Black Population in South Africa Has Increased by 920% in 100 Years

August 2013. The black population in South Africa has increased by an astonishing 920 percent in just 100 years, mainly thanks to white farmers and western infrastructure, a new report from the Transvaal Agricultural Union (TAU) has revealed.

The report, titled “Whose Land is it Anyway,” was brought out to counter the build-up to the centenary of the 1913 Land Act in South Africa, which black supremacists and their supporters quite falsely claim was a “cornerstone of apartheid” and “land theft” from the African people.

The TAU is the oldest agricultural union in South Africa and has been in existence since 1897.

“Common currency has it that whites ‘stole’ land from indigenous blacks and that this theft was legally ratified by the 1913 and 1936 Land Acts which divided up the land and codified these divisions,” the TAU report said.

In reality, “whites who came to South Africa in 1652 and thereafter found a land devoid of basic development and infrastructure, sparsely populated by meandering tribes who had no written word and whose way of life was the absolute antithesis of Western mores.

“It is now acknowledged that the Khoi-San groups, and their sub-groups, are the indigenous peoples of South Africa.

“Whites and black African groups arrived in various parts of the country around the same time. They met at the Fish River in the Eastern Cape, and wars followed.”

The TAU also pointed out that prior to the arrival of the whites, the black population—which as pointed out above, arrived simultaneously with the European settlers and therefore have no more claim to the country than the whites—did not have any concept of land ownership or even writing.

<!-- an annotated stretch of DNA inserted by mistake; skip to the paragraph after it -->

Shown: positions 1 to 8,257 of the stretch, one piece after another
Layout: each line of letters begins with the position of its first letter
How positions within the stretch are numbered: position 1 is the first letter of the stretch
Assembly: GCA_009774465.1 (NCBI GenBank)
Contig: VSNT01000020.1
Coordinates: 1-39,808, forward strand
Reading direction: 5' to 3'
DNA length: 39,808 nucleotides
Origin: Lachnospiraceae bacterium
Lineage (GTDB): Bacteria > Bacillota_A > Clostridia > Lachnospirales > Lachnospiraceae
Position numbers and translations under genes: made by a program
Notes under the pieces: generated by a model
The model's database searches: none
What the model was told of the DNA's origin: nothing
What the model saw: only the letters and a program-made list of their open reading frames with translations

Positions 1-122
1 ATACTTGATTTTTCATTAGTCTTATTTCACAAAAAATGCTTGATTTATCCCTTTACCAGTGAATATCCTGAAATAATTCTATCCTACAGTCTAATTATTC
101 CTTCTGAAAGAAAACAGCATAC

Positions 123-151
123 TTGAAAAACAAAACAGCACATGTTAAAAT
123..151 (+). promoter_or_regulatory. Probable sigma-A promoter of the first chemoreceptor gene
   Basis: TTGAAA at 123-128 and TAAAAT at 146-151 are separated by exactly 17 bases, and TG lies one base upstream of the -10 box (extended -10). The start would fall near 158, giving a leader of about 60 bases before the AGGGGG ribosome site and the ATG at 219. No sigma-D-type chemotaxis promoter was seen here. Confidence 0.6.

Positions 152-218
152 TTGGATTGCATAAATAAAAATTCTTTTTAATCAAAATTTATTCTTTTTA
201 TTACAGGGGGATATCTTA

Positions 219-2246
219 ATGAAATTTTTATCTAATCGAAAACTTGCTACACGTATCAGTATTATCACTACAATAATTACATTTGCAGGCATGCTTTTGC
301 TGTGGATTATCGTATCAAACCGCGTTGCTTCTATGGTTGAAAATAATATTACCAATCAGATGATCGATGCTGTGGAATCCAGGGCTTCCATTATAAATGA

“Man in his primitive state did not know the concept of ‘land tenure,’” the report continued.

“When hunter/gatherer groups formed, the first land tenure (if it can be called that) was by nature communal. Before the arrival of the European in South Africa with his tradition of individual land ownership, communal tenure in Africa was the norm.

“The territory inhabited and/or cultivated by a particular ethnic group was owned and/or utilized by the tribe in the name of their king or chief. Because there was no written word among these peoples, Christian missionaries took it upon themselves to learn and then write and codify the languages of the black people to whom they were ministering. They then taught these people to read and write their own language.”

“It is known that a great migration of black people took place from the Great Lakes region southwards, eventually reaching Southern Africa. Numerous reports exist as to which tribe went where. But these reports are not the historical property of the black peoples.

“Thus their claims to land in South Africa have no empirical foundation. They are based on oral history and folklore, and what was observed by early European travelers and missionaries, by the British colonial presence in the country, by Boer trekkers and administrators.

“If your history is written by others, with what can you contest this history? However, the early settled areas of the black people were later generally recognized as their core areas.”

“From the very beginning of settlement, black and white were segregated. South African history is replete with clashes over land ‘ownership’. There were no title deeds, no courts to decide who owned what.

“Proclamations and annexations were followed by wars, clashes,  agreements and disagreements, theft of livestock, sloppy boundaries and arguments over the measurement and surveying of land; borders were drawn and re-drawn; people moved all over the place and a completely differing approach to farming by both groups existed.

“In the black community, land was communal and the product of their agricultural activities was mainly for their own consumption. This was subsistence farming, and it persists in today’s South Africa.